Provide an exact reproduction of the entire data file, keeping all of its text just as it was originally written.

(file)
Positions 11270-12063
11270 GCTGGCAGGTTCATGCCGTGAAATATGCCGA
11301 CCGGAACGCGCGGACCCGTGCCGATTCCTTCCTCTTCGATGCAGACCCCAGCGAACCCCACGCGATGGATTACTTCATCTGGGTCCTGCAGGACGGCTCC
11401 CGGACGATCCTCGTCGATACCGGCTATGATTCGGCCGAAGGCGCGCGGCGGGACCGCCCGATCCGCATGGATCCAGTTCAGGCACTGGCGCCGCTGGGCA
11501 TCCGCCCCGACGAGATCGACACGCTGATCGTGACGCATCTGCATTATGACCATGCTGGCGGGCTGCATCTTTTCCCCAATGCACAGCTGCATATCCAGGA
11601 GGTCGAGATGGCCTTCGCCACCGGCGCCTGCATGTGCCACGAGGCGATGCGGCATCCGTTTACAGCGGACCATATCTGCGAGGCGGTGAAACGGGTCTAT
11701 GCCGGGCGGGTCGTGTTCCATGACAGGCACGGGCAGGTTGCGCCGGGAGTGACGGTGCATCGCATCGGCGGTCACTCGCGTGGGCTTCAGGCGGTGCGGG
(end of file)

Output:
Positions 11270-12063
11270 GCTGGCAGGTTCATGCCGTGAAATATGCCGA
11301 CCGGAACGCGCGGACCCGTGCCGATTCCTTCCTCTTCGATGCAGACCCCAGCGAACCCCACGCGATGGATTACTTCATCTGGGTCCTGCAGGACGGCTCC
11401 CGGACGATCCTCGTCGATACCGGCTATGATTCGGCCGAAGGCGCGCGGCGGGACCGCCCGATCCGCATGGATCCAGTTCAGGCACTGGCGCCGCTGGGCA
11501 TCCGCCCCGACGAGATCGACACGCTGATCGTGACGCATCTGCATTATGACCATGCTGGCGGGCTGCATCTTTTCCCCAATGCACAGCTGCATATCCAGGA
11601 GGTCGAGATGGCCTTCGCCACCGGCGCCTGCATGTGCCACGAGGCGATGCGGCATCCGTTTACAGCGGACCATATCTGCGAGGCGGTGAAACGGGTCTAT
11701 GCCGGGCGGGTCGTGTTCCATGACAGGCACGGGCAGGTTGCGCCGGGAGTGACGGTGCATCGCATCGGCGGTCACTCGCGTGGGCTTCAGGCGGTGCGGG